Last week we published a blog on these guidelines, focusing on when the GDPR applies to non-European Union (EU) controllers and processors. This week, we focus on when non-EU controllers and processors who come within the scope of the GDPR must appoint an EU representative.

GDPR requires that non-EU controllers or processors of personal data of individuals located in the EU appoint EU-based representatives (EU representative), unless they are exempt. The guidelines divide this requirement into four distinct sections.

Continue Reading Does GDPR require non-EU companies to nominate EU representatives? EDPB issues guidance

The European Data Protection Supervisor (EDPS) published an Opinion on 5 October 2018 regarding the European Commission’s legislative package “A New Deal for Consumers”. In the Opinion, the EDPS calls for closer alignment between consumer and data protection rules in the EU.

Background

The Commission’s package, adopted earlier this year, includes two legislative proposals:

(1) a Directive on better enforcement and modernisation of EU consumer protection rules; and

(2) a Directive on representative actions for the protection of the collective interests of consumers.

The aim of this package is to modernise existing rules and provide better redress opportunities for consumers.

Continue Reading A new deal for consumers: EDPS publishes Opinion

On 6 July 2018, the Information Commissioner’s Office (ICO) issued an enforcement notice against AggregateIQ for failing to comply with the General Data Protection Regulation 2016/679 (GDPR). The enforcement notice was issued as part of the ICO’s investigation into whether personal data was misused by both sides during the Brexit referendum.

AggregateIQ

The terms of the enforcement notice require AggregateIQ to “cease processing any personal data of UK or EU citizens obtained from UK political organisations or otherwise for the purposes of data analytics, political campaigning or any other advertising purposes”, within 30 days of the date of the notice.

AggregateIQ contracted with UK political organisations to receive personal data of UK individuals during the Brexit campaign. In particular, AggregateIQ contracted with a number of pro-Brexit groups, including Vote Leave, BeLeave, Veterans for Britain and the DUP Vote to Leave campaign. AggregateIQ processed this personal data to target individuals with political advertising messages on social media.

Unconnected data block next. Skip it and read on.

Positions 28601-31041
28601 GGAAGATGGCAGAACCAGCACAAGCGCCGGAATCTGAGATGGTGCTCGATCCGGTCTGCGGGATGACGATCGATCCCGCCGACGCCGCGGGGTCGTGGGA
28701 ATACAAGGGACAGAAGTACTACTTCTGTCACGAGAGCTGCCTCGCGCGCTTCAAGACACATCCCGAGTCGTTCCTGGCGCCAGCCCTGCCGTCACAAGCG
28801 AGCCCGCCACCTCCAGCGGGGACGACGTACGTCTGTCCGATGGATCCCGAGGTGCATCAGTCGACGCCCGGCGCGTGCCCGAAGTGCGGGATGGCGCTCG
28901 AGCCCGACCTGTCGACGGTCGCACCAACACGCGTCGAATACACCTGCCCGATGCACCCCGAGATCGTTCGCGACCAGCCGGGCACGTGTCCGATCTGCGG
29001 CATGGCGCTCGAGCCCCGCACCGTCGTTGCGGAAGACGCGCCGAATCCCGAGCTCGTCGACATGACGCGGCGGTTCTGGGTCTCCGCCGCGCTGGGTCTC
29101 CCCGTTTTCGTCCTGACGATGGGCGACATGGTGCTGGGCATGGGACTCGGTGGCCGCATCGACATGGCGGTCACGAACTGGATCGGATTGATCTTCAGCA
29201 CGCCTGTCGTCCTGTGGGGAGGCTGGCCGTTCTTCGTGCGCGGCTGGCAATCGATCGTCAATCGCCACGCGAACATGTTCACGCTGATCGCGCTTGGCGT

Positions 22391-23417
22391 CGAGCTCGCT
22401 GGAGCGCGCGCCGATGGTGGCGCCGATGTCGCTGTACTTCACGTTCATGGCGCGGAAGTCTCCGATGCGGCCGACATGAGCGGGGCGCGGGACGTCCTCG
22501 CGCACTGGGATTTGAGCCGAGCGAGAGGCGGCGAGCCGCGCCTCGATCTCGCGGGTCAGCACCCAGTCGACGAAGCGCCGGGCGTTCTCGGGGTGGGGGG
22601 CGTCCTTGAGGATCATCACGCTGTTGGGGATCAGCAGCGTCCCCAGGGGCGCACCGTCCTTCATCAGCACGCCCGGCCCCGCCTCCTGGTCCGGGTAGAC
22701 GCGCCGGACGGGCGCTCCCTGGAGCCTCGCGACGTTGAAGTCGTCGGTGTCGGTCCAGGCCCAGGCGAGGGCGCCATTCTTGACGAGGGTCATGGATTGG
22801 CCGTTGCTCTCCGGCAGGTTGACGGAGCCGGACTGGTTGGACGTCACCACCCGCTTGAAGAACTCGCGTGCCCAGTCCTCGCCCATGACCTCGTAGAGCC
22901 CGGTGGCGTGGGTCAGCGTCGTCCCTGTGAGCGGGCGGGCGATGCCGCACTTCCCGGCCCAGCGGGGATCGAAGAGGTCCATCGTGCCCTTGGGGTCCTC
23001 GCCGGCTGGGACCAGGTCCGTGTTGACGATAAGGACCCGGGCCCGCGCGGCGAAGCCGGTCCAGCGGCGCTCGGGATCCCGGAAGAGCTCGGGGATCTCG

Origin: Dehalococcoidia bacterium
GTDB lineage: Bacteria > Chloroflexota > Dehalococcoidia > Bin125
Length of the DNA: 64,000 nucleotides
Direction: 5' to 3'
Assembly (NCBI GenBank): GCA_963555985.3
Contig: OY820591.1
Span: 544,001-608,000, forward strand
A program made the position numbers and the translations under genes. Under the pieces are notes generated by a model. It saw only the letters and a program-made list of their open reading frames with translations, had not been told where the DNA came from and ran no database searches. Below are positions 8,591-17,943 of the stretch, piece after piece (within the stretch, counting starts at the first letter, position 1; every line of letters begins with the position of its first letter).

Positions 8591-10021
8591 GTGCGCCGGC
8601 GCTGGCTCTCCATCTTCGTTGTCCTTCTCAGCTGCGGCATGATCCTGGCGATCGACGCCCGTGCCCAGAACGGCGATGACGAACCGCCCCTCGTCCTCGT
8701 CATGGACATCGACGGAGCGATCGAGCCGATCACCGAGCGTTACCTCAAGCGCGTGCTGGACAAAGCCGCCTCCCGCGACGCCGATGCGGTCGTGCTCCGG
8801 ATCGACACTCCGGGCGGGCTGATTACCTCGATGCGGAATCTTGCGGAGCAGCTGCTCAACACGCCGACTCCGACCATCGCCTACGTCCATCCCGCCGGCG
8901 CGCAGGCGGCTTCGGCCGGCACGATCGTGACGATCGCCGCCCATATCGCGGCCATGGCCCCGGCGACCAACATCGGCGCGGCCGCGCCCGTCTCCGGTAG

Continue Reading ICO takes enforcement action against Brexit campaigners

The Information Commissioner’s Office (ICO) has published new guidance on international data transfers (the guidance) under the General Data Protection Regulation (Regulation (EU) 2016/679) (GDPR).

Ex-EU personal data transfers

The GDPR restricts the transfer of personal data to non-EU countries or international organisations.

The ICO has clarified that a transfer is restricted if:

  • The GDPR applies to the processing of in-scope personal data. GDPR Articles 2 and 3 set out the GDPR’s scope. The ICO states that the GDPR generally applies “if you are processing personal data in the EU”. The GDPR may also apply “in specific circumstances if you are outside the EU and processing personal data about individuals in the EU”.
  • An organisation sends personal data, or makes it accessible, to a receiver to which the GDPR does not apply. This will usually be because the receiver is located outside of the EU.
  • The receiver is a separate organisation or individual. The receiver could be an affiliate or subsidiary company, but not an employee of the transferring organization.

Transfer or transit?

The ICO states that transit of personal data is not the same as a transfer of personal data. If personal data is just electronically routed between EU countries via a non-EU country, no restricted transfer has taken place. The ICO gives the example of personal data transferring between Irish and French controllers through a server in Australia. No restricted transfer occurs where there is no intention that the personal data can be accessed or manipulated during transit.

Continue Reading ICO issues new guidance on international data transfers under GDPR

The Upper Tribunal (Administrative Appeals Chamber) in IC v Miller [2018] UKUT 229 (AAC) has rejected an appeal brought by the Information Commissioner (IC), which was in relation to a First-Tier Tribunal (FTT) decision finding that “small data” (i.e., data concerning five or fewer individuals or households) was not exempt from disclosure under the Freedom of Information Act 2000 (FOIA).

The FTT decision